Mustapha Kemal (1881-1938), called Atatürk ("the father of the Turks"), was the founder of the Republic of Turkey and its first President. Both in Turkey and abroad, however, his actions continue to stir debate. Was he a visionary statesman or an enlightened despot?
MUSTAPHA KEMAL ATATÜRK tells the story of this historic figure with archival footage, newsreels and photos, and discussions with Turkish and Western historians, sociologists and biographers. The film traces his early secular education and his political rise as an army officer, from the birth of the "Young Turks" movement in 1908, through WWI, the Turkish War of Independence, the dethroning of the Sultan and elimination of the Caliphate, and the establishment of the republic in 1923.
Much of the film's debate focuses on Kemal's authoritarian rule, when he abolished the national parliament, outlawed opposition parties and labor unions, and forced through legislation that led to sweeping political, economic and social reforms.
MUSTAPHA KEMAL ATATÜRK makes clear that any consideration of Atatürk's historic role must recognize that, while he played a major role in modernizing the nation-including the establishment of a Civil Code to replace religious tribunals, decreeing equality between the sexes, abolishing polygamy and granting women the right to vote-his "democracy" was founded upon a single party dictatorship whose cult-of-personality leader engendered as much fear as respect.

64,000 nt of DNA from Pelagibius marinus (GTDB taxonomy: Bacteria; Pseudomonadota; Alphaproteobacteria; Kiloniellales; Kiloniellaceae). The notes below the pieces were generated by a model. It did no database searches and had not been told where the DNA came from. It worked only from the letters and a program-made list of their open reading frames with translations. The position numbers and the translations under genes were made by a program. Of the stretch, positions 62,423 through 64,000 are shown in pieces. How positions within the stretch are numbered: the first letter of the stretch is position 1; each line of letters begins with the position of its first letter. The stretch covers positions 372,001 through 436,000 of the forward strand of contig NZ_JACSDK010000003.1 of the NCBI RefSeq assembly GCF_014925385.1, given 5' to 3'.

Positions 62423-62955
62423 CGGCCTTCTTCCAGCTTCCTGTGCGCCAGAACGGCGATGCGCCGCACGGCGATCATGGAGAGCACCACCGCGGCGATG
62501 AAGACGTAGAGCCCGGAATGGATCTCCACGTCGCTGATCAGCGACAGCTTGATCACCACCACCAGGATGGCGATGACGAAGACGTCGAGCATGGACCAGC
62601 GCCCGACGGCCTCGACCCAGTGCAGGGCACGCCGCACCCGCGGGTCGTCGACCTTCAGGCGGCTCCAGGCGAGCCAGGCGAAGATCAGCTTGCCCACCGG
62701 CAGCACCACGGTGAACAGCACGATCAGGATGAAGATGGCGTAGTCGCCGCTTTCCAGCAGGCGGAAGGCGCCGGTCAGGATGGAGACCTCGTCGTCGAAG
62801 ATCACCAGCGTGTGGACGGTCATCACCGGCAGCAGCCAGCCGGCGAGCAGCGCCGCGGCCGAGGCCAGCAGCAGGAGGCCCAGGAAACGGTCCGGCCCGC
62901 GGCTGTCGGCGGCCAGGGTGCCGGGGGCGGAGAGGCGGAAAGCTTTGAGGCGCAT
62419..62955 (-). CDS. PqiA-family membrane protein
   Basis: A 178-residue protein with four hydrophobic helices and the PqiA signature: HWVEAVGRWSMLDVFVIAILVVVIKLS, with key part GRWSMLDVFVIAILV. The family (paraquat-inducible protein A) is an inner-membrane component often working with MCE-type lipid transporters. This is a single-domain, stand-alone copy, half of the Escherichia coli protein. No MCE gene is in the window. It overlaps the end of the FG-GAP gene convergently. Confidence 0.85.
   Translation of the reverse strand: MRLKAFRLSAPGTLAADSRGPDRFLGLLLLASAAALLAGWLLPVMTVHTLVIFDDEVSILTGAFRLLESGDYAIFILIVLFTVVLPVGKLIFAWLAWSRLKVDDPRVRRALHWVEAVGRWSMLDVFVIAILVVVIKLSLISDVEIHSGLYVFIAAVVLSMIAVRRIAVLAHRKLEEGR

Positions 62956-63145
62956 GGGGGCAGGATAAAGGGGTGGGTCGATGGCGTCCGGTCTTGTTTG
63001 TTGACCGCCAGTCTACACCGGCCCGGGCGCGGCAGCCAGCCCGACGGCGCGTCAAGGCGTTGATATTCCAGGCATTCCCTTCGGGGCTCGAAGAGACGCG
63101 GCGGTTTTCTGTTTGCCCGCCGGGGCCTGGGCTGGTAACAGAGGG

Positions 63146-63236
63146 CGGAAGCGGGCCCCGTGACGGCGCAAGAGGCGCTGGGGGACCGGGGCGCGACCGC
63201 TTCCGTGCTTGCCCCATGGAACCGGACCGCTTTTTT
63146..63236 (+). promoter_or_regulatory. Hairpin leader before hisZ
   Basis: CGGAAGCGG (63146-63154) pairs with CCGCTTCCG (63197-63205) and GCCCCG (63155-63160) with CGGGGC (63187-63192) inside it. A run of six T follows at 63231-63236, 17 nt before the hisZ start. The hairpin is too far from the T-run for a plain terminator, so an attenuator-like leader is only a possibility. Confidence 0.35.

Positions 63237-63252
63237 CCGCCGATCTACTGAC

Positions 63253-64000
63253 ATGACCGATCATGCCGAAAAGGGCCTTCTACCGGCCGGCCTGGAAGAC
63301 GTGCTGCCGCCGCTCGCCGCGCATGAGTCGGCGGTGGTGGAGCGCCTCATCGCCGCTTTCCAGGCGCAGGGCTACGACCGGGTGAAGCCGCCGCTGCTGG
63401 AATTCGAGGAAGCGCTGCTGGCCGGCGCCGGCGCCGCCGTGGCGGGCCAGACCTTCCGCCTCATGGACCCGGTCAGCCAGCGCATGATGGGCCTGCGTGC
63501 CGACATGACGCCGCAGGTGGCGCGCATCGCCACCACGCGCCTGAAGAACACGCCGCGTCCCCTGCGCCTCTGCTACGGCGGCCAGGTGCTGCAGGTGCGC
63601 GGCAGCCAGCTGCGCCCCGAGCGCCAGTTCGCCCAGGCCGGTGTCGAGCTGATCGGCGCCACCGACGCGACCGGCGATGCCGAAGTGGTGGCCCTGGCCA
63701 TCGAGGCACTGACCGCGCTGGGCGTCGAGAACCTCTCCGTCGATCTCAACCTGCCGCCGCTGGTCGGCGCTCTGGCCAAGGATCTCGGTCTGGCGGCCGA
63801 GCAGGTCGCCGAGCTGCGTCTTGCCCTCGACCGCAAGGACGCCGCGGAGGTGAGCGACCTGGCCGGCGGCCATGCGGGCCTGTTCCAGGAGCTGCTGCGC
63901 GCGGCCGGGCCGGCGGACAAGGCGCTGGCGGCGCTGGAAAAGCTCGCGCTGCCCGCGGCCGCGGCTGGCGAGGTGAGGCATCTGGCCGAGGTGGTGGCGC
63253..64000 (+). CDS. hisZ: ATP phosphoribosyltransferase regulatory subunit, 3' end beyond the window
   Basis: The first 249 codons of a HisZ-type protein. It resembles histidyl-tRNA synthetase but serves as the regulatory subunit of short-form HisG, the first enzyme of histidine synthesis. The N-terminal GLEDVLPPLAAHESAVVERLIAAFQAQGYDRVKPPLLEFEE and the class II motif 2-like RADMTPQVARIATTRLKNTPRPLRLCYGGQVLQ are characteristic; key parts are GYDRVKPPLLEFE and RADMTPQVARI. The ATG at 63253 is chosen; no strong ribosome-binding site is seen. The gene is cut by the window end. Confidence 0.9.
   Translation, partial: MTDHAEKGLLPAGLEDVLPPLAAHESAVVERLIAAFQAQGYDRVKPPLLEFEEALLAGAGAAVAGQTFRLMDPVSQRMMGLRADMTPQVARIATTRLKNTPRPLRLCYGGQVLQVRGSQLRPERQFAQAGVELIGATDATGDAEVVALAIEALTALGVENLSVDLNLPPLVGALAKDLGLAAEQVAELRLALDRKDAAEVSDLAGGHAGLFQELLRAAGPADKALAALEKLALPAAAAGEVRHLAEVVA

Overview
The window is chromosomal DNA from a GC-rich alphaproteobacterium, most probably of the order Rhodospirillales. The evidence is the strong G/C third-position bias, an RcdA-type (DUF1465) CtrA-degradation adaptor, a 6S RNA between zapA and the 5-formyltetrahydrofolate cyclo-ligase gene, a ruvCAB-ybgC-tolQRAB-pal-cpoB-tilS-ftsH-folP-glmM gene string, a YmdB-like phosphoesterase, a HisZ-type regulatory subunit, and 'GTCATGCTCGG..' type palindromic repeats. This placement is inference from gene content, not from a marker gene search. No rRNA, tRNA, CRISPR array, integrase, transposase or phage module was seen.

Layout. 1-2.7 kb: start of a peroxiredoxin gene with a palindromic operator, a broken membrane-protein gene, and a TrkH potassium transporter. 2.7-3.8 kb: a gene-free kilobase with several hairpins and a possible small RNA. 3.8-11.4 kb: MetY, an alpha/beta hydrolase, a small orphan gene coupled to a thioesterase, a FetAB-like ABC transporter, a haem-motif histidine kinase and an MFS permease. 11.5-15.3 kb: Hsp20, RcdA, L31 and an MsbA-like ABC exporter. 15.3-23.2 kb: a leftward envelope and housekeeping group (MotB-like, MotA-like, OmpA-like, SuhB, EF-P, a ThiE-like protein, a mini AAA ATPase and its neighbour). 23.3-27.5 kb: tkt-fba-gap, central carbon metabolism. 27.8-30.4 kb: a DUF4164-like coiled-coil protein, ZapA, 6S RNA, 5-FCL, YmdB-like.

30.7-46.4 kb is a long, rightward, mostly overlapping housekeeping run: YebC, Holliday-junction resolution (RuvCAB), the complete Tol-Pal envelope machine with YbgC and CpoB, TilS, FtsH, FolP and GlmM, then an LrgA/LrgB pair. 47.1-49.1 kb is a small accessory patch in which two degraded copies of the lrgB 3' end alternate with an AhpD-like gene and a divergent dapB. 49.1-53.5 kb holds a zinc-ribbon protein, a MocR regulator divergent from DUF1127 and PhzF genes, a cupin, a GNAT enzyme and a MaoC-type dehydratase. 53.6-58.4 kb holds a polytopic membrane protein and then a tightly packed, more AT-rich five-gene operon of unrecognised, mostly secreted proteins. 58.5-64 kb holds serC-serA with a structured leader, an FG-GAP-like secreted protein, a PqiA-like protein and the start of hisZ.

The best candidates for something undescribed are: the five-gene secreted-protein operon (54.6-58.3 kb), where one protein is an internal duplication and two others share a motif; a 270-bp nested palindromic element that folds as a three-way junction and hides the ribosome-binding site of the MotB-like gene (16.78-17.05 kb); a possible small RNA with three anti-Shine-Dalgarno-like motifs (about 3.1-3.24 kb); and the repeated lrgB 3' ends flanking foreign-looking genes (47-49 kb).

The rapid transformation of Turkey into the first secular Muslim republic, attempting to blend Western and Eastern influences, upset much of the country's population and laid the basis for tensions still at the center of Turkey's social and political life today..
The recent rise of Political Islam has meant increasing challenges to the legacy of Kemalism. Turkey's democratic government has an increasingly Islamic character, while the military staunchly defends the secular basis of the regime. In its contemporary political tensions-Muslim vs. secular, religious vs. political-Turkey more than ever reflects not only its unique geopolitical position on the world map, but also the mixed legacy of the nation's national hero.
"Despite varying views, the documentary makes clear that [Mustapha's] quick secularization and attempt to supplant Eastern culture with Western culture…have not been as penetrating as is often claimed."—Al Jadid
"Intricate and meticulously assembled… simply astounding… This outstanding work is highly recommended to those who want an advanced and comprehensive record of Turkey in the early 20th century."-Michael J. Coffta, Educational Media Reviews Online